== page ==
State-Level Politics and Bias Predict Transgender Athlete Bans
Kelsey M. Garrison and George B. Cunningham
The purpose of this study was to examine the relationships among the political leanings of a state, the state-level implicit and explicit biases against transgender people, and the presence of transgender athlete bans. The authors collected archival data from 2021 and 2022 bans in the United States to examine the hypotheses. As of 2022, 18 states had passed laws barring transgender athletes from participating in sports. Results from regression analyses showed that conservative-leaning states were more likely to enact transgender athlete bans than their peers. The relationship was mediated by explicit (but not implicit) bias toward transgender people. The findings have implications for research and practice. Sport managers have an opportunity to create transgender-inclusive workplaces for staff, coaches, and other managers. They should also work with campus counselors and other staff to ensure that transgender athletes have ample support.
Organizational-Level Factors That Influence Women Coaches’ Experiences
James P. Strode, Heidi M. Parker, and Shannon Kerwin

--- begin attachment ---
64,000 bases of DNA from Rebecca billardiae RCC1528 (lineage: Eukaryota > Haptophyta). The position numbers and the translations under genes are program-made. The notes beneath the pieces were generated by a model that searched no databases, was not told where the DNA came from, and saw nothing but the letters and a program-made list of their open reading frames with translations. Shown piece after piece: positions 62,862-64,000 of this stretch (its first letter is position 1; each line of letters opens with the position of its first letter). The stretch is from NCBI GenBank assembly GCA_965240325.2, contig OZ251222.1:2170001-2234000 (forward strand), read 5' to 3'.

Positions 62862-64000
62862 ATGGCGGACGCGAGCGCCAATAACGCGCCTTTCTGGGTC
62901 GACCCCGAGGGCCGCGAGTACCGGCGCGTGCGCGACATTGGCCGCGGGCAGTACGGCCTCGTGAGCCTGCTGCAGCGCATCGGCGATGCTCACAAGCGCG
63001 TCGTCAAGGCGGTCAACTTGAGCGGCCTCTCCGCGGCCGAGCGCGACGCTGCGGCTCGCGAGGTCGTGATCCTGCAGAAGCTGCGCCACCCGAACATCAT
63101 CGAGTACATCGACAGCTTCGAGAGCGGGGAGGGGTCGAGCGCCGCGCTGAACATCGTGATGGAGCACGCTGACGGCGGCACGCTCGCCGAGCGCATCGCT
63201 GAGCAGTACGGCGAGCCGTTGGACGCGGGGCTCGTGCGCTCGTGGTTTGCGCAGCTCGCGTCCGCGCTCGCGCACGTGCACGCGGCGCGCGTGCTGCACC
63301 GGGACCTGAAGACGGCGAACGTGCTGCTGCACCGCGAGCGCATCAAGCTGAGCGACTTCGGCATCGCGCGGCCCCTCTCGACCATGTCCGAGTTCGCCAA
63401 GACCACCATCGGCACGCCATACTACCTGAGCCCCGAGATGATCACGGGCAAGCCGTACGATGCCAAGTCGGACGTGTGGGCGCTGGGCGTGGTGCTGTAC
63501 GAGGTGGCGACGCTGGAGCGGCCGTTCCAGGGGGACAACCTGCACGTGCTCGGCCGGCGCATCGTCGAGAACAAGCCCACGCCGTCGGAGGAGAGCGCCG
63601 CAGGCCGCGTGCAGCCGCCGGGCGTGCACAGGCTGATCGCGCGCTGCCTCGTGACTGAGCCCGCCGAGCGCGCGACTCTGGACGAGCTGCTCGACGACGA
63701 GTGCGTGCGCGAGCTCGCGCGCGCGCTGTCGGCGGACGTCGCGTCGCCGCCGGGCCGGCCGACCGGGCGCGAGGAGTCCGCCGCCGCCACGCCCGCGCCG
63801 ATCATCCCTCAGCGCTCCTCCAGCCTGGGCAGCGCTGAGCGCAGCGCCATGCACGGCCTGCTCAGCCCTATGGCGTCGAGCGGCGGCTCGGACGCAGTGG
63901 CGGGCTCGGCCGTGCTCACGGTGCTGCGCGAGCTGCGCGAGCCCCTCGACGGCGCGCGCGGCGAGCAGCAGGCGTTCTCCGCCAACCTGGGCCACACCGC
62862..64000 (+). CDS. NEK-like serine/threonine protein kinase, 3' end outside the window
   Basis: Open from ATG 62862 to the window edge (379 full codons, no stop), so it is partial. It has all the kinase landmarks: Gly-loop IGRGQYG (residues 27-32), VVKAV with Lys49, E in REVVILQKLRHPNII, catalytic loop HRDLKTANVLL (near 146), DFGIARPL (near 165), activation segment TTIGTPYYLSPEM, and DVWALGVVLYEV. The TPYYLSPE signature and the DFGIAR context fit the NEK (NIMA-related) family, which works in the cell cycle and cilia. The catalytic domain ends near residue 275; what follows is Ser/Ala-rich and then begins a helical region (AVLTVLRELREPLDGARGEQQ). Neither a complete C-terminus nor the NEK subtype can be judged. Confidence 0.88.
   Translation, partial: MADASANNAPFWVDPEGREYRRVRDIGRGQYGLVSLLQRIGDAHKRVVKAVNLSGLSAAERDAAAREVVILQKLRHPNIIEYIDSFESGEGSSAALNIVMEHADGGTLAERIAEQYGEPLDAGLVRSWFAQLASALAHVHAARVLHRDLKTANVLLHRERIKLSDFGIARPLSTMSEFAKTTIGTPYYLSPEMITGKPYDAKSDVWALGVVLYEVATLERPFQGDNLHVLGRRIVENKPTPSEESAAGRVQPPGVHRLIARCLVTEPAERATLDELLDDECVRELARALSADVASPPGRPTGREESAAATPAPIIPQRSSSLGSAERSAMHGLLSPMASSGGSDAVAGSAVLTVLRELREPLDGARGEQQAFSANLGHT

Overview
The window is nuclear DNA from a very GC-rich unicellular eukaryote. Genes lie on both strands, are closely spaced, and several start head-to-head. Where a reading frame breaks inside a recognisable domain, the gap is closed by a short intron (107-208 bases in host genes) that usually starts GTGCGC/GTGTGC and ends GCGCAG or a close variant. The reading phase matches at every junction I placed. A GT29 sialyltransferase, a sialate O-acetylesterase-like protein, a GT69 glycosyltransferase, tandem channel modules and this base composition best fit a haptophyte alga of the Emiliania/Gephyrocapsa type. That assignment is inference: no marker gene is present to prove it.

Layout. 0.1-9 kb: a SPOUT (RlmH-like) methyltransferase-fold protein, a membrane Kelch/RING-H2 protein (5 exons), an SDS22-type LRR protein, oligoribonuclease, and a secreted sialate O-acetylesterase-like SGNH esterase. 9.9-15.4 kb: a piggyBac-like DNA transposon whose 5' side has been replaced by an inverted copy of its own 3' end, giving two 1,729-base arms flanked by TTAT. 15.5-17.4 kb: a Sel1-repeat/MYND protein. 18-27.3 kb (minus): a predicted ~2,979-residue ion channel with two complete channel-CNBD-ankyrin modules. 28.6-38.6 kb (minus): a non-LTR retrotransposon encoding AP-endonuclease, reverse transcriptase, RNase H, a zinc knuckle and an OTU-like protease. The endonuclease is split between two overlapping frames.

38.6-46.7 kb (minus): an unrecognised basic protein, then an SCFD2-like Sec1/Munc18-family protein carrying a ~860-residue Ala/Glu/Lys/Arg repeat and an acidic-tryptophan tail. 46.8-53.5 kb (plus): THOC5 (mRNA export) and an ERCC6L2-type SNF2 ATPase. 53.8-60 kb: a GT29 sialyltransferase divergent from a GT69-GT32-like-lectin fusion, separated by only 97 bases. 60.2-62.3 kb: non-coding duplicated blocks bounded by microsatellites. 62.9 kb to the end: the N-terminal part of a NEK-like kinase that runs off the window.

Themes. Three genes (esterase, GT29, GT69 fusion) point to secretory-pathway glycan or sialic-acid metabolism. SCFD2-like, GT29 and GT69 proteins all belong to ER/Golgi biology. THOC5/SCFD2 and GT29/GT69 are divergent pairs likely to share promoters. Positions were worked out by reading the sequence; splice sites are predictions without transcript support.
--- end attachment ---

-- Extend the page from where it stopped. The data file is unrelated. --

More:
The purpose of this study was to identify the supports and barriers women coaches experience at the organizational level and to determine how those factors influence interpersonal- and individual-level factors within their coaching context. Nine women who coach high school basketball were interviewed at two time points and asked to reflect on organizational-level factors relative to their coaching position and how those factors have shaped their coaching experience over time. Based on the results of the interviews, two organizational-level factors were identified as barriers for participants: navigating inconsistent hiring practices and hypermasculine culture within school sport. The participants described organizational-level factors as influencing their experiences at both interpersonal (e.g., support from mentors, barriers related to the athletic directors) and individual (e.g., age, experience, sexual orientation) levels. The findings provide empirical support for specific organizational factors that contribute to interpersonal- and individual-level coach experiences. The power structures embedded in these associations are defined and discussed.